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President Biden’s climate goals include getting more Americans into electric vehicles. But what do drivers want?  Kristin Dziczek Senior Vice President of Research at the Center for Automotive Research, says it will take three things: price, utility, and convenience. 

She says overall vehicle sales were down last year by 15 percent because of the pandemic. But sales of electric vehicles increased.  Sales, according to Dziczek, including battery electrics, plug-ins and all forms of hybrid were nearly 8 percent of the market this year from January through April. 

“And it’s really dramatic especially in the battery-electric side.” Dziczek said. “These are the vehicles that plug in and use no gasoline at all.”

The Allegheny Front’s Kara Holsopple spoke with Dziczek about what the future holds for electric vehicles. The interview has been edited for clarity and length.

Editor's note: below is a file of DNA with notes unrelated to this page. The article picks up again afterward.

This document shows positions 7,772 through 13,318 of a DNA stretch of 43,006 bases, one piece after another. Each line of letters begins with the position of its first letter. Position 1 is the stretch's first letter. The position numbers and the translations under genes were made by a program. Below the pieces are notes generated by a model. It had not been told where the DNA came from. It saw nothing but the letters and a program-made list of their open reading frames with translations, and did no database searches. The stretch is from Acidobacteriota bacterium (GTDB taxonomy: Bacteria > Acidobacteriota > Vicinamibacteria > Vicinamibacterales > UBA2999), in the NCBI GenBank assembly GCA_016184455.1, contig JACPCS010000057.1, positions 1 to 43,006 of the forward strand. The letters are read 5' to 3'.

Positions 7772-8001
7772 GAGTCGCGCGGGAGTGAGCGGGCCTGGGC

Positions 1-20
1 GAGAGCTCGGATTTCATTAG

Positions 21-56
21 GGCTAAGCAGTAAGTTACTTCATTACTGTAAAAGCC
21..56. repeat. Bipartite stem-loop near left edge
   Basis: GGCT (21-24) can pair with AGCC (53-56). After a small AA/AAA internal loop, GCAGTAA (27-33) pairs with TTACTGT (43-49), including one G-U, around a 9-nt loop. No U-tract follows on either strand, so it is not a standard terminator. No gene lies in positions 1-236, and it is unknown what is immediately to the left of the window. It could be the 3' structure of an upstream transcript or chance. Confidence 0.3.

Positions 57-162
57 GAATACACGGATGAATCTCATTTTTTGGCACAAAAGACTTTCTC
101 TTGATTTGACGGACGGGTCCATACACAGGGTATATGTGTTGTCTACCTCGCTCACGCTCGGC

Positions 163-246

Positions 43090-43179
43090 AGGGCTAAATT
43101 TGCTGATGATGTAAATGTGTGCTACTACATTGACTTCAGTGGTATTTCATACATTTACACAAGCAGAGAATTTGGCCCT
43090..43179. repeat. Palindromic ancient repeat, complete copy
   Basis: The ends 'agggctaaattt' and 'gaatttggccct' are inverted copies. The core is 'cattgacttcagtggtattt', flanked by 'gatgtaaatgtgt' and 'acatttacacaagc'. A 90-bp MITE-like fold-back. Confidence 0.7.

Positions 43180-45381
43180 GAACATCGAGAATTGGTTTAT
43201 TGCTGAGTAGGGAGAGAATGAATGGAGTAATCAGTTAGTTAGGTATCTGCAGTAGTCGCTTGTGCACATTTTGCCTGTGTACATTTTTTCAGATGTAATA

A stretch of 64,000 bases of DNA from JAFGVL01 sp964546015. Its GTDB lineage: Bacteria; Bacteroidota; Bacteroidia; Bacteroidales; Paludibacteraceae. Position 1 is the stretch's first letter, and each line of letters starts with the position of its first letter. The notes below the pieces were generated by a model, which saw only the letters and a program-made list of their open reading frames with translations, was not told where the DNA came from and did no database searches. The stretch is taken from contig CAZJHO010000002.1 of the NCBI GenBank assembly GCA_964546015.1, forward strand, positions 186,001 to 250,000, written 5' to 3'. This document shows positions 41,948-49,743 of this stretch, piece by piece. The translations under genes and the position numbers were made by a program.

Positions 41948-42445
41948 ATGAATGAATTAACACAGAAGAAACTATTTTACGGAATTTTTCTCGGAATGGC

LISTEN to their conversation

Holsopple: What drives consumers to buy electric, pardon the pun? 

Dziczek: Consumers care about cost. So is this vehicle cost comparable to what I would buy otherwise? Some consumers who were early adopters of electrification may have been willing to pay a price premium on buying an electric vehicle in order to gain these non-pecuniary benefits of owning an electric vehicle, like saving the planet and cleaning the environment and doing their part for climate change. Not everybody thinks that way, though. 

We’ve seen over time when you look at even the hybrids, sales of hybrid and electric vehicles go up when gas prices go up. Gas prices are relatively flat in real terms right now, so seeing this share take off really divorces the electric choice from it being a purely economical to being about the performance of the vehicle or the environmental benefits of owning an electric vehicle. 

Automakers are electrifying across the whole wide range of their products.

So price is one, utility is second. When the first hybrids came to our market back in 1999, we saw the first Prius hybrids in the United States and the Honda Insight. On the battery-electric side, there was the Nissan Leaf, the Chevy Volt, even the Tesla Model 3. These are not cars that every family would fit into.